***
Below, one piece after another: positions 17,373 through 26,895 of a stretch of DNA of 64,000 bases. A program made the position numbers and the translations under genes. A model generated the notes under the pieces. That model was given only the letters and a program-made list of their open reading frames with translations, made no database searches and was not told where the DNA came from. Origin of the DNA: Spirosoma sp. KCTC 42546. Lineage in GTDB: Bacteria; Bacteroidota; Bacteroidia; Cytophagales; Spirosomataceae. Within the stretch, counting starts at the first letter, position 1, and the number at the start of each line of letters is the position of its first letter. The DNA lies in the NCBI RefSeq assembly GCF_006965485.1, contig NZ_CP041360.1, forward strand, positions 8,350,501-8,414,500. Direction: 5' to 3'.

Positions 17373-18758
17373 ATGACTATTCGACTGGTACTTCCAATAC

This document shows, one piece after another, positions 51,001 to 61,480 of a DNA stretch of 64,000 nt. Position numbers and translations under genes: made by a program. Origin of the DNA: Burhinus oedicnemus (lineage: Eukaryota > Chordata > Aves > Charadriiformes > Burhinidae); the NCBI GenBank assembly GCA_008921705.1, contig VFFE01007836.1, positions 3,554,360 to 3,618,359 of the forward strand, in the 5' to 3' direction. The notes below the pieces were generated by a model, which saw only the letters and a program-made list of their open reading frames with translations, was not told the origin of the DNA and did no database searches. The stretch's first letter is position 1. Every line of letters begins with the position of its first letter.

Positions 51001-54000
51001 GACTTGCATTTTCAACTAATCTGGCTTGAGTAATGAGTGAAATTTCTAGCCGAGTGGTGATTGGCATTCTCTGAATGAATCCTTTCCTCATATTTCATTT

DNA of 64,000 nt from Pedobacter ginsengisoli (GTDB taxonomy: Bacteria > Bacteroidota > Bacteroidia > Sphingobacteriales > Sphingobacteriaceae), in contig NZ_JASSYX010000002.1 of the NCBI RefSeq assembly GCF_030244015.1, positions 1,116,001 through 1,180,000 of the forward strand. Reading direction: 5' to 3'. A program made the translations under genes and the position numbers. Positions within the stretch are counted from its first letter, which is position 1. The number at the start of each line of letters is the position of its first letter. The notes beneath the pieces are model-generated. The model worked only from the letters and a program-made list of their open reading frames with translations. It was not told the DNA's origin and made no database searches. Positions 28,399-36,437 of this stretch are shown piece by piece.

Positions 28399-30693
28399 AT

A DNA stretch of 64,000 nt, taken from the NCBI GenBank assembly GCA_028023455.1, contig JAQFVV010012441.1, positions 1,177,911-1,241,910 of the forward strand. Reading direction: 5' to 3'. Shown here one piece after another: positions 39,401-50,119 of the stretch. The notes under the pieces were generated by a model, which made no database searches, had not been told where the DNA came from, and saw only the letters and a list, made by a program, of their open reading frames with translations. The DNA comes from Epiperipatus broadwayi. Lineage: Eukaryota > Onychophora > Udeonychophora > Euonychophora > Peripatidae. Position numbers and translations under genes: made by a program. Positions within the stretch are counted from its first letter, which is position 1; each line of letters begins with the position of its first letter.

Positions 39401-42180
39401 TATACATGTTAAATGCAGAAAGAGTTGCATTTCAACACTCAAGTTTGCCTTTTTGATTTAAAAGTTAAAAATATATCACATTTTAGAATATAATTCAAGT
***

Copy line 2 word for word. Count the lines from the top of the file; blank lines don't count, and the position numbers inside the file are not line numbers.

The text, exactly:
Positions 17373-18758